I am a Zettler

  • I'm going to push back against editing ideas outside the zettelkasten.

    When compiling a set of zettel into a long-form text, I am constantly tempted to leave the ZK too soon to edit text outside the ZK. When I edit outside my ZK, I find the edits clarify the original ideas in the ZK. A whole variety of changes to my ideas happen. Sometimes these idea clarifications change the connections ideas have with each other. I have the strong compulsion to re-edit the zettel to match, otherwise, the new idea dissolves into the ether. After a few rounds of this, I have a miss-match between my exported text and what is in my ZK. I quickly tire of double work and start over with a new export.

    I'd recommend staying with your ZK as long as you can and longer than you think necessary, switching to Word or GoogleDocs, at the end only for very minor edits and only the structural formatting. Even the final formatting of the text can be done through pandoc export templates making this trivial. You should have spent much time at this stage. Using templates for formatting allows the same text to be formatted for the web and journal publication. Write once, repurpose for many uses.

    A rule of thumb would be: The less the text is a network of your ideas documented in your ZK, and the greater the time pressure, the sooner you can abandon your ZK and 'recontextualize' your ideas outside your ZK. Of course, you'd happily do the double work of refactoring all those new ideas back in your ZK!? Wouldn't you?

    If we are taking the time to write about our ideas, wouldn't we want our ZK to accurately and fully reflect those ideas?

    Will Simpson
    “Read Poetry, Listen to Good Music, and Get Exercise”
    kestrelcreek.com

  • @Will said:

    Of course, you'd happily do the double work of refactoring all those new ideas back in your ZK!? Wouldn't you?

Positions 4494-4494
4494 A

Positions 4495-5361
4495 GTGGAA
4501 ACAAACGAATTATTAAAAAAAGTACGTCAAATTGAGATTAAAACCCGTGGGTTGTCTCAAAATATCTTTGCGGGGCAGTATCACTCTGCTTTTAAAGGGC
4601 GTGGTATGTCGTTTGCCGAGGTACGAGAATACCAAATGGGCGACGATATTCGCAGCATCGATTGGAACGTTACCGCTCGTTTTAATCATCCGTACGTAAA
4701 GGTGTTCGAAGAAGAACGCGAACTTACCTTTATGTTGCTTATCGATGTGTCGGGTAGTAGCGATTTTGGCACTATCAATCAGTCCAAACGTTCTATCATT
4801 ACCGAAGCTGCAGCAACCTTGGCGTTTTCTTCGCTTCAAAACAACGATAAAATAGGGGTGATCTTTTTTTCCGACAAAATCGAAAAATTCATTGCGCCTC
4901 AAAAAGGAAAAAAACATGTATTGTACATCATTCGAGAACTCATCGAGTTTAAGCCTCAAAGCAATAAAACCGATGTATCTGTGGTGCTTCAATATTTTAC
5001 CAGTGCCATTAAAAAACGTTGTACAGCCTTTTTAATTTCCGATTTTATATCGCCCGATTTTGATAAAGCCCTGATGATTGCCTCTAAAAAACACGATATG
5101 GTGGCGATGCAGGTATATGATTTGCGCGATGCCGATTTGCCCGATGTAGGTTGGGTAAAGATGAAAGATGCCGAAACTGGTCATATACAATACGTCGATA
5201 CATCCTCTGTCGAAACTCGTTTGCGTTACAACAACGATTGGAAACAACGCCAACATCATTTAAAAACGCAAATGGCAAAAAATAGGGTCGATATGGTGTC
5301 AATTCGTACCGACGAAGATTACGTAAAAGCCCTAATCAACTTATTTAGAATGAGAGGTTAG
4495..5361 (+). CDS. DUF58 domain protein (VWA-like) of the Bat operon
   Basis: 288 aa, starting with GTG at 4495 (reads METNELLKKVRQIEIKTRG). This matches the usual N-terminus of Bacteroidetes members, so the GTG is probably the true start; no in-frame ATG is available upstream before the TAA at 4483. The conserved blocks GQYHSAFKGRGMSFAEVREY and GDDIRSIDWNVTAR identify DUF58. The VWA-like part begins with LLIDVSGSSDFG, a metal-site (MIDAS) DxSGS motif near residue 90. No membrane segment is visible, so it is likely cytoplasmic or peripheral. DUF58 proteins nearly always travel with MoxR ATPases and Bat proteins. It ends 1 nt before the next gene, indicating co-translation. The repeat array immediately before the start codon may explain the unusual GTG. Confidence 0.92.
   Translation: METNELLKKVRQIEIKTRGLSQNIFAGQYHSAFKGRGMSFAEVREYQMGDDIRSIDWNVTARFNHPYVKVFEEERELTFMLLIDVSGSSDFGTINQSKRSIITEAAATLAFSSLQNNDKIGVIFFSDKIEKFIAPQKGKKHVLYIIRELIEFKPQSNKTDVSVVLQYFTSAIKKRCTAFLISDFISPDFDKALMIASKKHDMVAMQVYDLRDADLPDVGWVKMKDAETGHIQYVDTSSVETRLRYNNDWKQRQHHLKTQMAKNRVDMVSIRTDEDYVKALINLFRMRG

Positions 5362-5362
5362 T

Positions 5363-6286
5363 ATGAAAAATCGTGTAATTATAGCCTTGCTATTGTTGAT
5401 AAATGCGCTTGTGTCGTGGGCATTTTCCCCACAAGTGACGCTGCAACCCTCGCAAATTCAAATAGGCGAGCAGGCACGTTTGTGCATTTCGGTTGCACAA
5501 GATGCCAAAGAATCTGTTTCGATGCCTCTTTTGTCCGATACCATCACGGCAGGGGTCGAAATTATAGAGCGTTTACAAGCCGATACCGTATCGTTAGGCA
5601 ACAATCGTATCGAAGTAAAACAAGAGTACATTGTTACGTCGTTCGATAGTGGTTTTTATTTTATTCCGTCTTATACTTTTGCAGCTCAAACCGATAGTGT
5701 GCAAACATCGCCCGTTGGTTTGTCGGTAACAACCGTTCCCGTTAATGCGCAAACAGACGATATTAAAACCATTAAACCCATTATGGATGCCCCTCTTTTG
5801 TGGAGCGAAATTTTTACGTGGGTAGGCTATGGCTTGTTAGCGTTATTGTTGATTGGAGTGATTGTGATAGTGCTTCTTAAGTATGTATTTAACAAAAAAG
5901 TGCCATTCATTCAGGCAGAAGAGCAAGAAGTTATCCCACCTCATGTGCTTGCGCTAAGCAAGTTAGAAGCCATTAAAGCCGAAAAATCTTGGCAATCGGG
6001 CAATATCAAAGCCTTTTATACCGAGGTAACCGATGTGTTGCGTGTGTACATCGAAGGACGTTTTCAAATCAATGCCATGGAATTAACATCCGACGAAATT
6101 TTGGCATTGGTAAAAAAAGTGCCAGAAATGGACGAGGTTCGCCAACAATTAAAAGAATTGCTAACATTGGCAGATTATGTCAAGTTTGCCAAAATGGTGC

If we are taking the time to write about our ideas, wouldn't we want our ZK to accurately and fully reflect those ideas?

    Since the view implied here is the opposite of the one I expressed above, I will clarify that when I copy new material from my publications into my note system, there is no refactoring involved, so it is not very time-consuming. I don't re-write old notes, although I may append new information to an old note. My note system is very unstructured. That's why I don't, and really can't, write highly structured publications in it. I don't expect my note system to mirror my publications; my note system is just a tool, not a product. This is an example of two very different designs or styles of note system as @GeoEng51 mentioned above. I expect this kind of difference has been exemplified many times in this forum, which I only read sporadically.

    Using templates for formatting is good advice, but that advice applies to any writing anywhere.

  • Thanks a lot for the advice. I have experienced myself that writing –outside the ZK– leads to more ideas worth keeping, as @Will said. However, most of my products should be heavily contextualized. I guess one's work can be treated as an external source. Any new ideas that appeared during the writing process can be brought back to the ZK.

    In terms of format, 90% of things end in Word or Google Docs so there's nothing much I can do about that.